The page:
And as I was trudging along in the sweltering heat further down the road a pickup pulled up and I found myself being offered iced water (refreshingly cold) and iced cake (sickly sweet) by John, who had heard of me in the Post Office and had decided to make sure I did not die of thirst or starvation on my way to Port Hawkesbury.  
I had heard conflicting reports of the existence of a riding centre with a barn there, and found community riding club stables indeed existed conveniently on my route into town.
As you may deduce by the clue in the photo, the club stables are run side by side with a racing stables for pacers which boasts a small but well kept practice race track.  In spite of the fact that I had turned up unannounced out of the blue, club member Michelle dashed up to sort Lady out with a spacious loose box and feed, and then very generously took me home to shower, eat and sleep.  Many thanks to her and partner Kevin.  Unfortunately no photo as she was too camera shy!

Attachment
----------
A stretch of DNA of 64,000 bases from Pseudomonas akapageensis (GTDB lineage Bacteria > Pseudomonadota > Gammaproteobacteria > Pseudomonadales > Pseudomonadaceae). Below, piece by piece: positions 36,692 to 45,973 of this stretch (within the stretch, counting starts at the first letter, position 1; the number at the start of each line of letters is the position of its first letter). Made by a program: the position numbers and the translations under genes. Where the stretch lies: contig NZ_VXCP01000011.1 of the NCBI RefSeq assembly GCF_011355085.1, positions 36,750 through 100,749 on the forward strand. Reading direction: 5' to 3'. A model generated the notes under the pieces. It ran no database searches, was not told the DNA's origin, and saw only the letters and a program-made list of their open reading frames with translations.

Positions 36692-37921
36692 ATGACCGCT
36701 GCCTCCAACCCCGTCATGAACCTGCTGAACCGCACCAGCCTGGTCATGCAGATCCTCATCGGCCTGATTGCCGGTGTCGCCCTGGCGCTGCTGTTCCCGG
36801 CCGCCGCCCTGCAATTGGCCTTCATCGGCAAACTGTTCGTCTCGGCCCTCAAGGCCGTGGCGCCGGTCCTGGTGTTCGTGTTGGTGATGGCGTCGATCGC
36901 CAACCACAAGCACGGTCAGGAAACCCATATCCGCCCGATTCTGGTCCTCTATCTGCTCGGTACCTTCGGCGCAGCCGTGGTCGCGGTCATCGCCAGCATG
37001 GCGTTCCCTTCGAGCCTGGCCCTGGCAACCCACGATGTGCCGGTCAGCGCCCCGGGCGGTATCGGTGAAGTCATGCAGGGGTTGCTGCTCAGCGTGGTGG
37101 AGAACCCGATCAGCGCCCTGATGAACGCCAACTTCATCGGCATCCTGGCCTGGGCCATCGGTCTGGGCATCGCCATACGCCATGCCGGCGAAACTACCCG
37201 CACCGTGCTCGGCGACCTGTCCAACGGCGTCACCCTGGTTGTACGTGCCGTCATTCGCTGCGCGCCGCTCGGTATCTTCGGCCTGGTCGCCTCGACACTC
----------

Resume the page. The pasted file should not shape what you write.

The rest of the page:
Monday, 14 July 2014

Into Mac Land

On Friday 27th June, Lady and I set out into Nova Scotia or New Scotland, so called due to the numbers of Scottish immigrants to this part of Canada, and particularly to Cape Breton Island which I was due to cross first.   Gaelic was widely spoken here and the Scottish influence continued to be evident as I crossed the province.
Lady on the move with her  new saddlebag arrangement.
 
The Trans Canada Trail is only partly developed through Nova Scotia, so I followed relatively quiet gravel roads over a forested hill ridge before coming down Boisdale and the 233 road running along the side of St Andrews Channel.
In my pocket was a list of useful contacts, including Aaron Gillis who had promised to identify some suitable stopovers where I could safely tether/stable Lady. But she had since been incommunicado, so I was resigned to winging it for the first week or so. (I later had a very apologetic text from Aaron to explain she had gone on a weekend trail ride and had forgotten her cell phone, something I can sympathise with from experience!)
I had aimed to reach Beaver Cove  by nightfall (notice the name in Gaelic on the road sign)...